Equally plausible is the darker scenario of those daunting games exposing the shortcomings that many United fans – and detractors – have seen in United’s play. Nobody, including the manager, seems to know what the best central midfield partnership should be and if they possess one that will thrive.

Manchester United manager Ole Gunnar Solskjaer is under pressure to deliver silverware. Photograph: EPA
Manchester United manager Ole Gunnar Solskjaer is under pressure to deliver silverware. Photograph: EPA

The Ronaldo experiment has been a success – so far. Whether he issued unwanted advice to the manager or not, the manner in which Ronaldo walked off the pitch after the Everton game advertised that the prince was not best pleased with his substitute’s role.

Meanwhile, Alex Ferguson was politely hosting Khabib Nurmagomedov - the former UFC fighter and a guest at Old Trafford - when his entourage phone-videoed what was meant to be a private chat with the former boss. “I know, but you should always start your best players,” Ferguson said in a fleeting discussion about Ronaldo which was soon uploaded onto social media.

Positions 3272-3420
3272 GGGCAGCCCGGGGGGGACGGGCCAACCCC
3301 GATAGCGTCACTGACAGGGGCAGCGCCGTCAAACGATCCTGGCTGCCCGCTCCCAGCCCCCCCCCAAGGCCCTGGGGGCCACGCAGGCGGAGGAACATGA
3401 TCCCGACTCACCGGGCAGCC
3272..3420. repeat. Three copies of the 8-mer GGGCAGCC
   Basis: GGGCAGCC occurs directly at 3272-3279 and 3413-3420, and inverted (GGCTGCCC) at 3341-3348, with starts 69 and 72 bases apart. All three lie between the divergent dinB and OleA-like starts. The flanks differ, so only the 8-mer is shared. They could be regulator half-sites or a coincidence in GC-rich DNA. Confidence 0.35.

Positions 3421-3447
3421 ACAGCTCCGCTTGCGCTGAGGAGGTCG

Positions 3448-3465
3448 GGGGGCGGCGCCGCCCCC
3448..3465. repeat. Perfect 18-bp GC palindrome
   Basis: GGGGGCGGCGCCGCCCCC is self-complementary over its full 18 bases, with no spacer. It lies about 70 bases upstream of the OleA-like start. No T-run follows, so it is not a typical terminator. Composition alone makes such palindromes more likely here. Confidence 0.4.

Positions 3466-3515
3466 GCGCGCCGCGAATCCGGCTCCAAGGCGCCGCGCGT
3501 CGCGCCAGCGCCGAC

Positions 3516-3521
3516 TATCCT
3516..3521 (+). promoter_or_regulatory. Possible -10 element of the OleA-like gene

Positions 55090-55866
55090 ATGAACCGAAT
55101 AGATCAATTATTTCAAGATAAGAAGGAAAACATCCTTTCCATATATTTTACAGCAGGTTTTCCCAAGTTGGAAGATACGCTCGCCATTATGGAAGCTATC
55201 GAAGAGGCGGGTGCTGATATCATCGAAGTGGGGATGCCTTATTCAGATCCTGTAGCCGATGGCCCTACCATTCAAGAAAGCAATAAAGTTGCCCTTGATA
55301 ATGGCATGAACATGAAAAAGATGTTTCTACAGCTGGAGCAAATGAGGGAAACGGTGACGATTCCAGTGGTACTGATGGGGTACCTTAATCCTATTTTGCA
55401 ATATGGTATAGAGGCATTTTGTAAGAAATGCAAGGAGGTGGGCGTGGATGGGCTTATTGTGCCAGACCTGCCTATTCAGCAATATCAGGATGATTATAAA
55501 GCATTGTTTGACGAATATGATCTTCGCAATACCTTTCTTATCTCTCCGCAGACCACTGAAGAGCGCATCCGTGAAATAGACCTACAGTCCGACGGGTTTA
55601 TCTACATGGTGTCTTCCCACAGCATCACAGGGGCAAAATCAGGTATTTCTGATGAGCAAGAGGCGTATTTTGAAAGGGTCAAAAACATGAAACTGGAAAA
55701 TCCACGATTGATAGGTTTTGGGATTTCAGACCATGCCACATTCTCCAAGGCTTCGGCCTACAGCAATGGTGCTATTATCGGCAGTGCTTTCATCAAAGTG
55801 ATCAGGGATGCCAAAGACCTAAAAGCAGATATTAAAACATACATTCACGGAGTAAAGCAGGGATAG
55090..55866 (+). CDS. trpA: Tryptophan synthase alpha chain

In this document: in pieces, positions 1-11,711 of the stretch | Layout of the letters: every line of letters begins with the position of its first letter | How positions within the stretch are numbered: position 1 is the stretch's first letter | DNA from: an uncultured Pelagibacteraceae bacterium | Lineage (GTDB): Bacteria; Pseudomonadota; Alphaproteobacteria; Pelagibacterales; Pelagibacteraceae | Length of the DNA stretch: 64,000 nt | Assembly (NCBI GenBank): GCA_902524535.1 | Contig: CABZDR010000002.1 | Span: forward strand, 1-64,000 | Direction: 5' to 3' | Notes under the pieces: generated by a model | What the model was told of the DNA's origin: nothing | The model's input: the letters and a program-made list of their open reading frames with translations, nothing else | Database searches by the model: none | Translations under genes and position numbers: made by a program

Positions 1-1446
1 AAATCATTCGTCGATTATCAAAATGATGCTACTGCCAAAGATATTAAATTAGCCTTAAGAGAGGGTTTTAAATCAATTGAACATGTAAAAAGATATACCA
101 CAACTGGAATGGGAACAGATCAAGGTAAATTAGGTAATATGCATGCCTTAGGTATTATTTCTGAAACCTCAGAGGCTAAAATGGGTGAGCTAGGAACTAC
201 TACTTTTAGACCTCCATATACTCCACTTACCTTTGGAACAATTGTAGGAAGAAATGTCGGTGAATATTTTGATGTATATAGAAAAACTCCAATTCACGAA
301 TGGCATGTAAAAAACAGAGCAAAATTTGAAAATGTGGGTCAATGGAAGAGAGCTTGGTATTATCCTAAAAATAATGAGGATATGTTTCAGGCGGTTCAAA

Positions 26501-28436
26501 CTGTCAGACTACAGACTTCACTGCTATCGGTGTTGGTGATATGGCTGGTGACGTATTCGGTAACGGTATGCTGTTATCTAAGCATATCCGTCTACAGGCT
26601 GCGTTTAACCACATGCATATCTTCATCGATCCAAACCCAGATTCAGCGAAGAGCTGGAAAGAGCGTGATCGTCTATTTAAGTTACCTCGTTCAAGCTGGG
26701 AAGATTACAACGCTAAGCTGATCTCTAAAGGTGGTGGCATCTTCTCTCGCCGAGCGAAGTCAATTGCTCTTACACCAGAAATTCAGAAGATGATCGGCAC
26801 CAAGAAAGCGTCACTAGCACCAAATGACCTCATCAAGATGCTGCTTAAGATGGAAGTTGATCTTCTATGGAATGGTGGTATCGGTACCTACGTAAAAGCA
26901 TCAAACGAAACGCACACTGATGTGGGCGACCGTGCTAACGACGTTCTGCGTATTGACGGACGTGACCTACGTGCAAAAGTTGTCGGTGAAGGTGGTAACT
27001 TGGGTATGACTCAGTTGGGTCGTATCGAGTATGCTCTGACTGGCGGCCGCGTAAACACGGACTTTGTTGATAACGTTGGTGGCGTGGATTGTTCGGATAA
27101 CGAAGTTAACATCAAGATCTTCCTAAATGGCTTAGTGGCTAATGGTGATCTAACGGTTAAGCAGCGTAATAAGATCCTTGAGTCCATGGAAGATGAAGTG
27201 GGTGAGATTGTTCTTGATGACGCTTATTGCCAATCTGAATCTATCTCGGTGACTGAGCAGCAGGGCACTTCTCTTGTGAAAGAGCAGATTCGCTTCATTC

It was a crass breach of Ferguson’s hospitality. And it illuminated the fragility of United’s position just now. Ferguson is behind Solskjaer. Choosing to rest Ronaldo against Everton was a bold decision by the manager, who probably had the upcoming schedule in mind as well as the bruising English winter ahead. But the simplicity of Ferguson’s remark was a haunting throwback to the clarity and pragmatism with which he had ruled Old Trafford – and English football – for almost two decades. Ferguson sounded baffled.

It is extraordinary that they trusted such a young, unproven manager with running the show for them

It took the club 15 largely wasted years and four managers to shake off the cult of Matt Busby before stumbling on Ferguson, the flint-eyed Scot with a combustible temper. Twenty five years came and went between Busby’s last title and Ferguson’s first. It’s a perilous business, being the best. Solskjaer is United’s fifth manager since Ferguson signed off with a league title he won on automatic in 2013.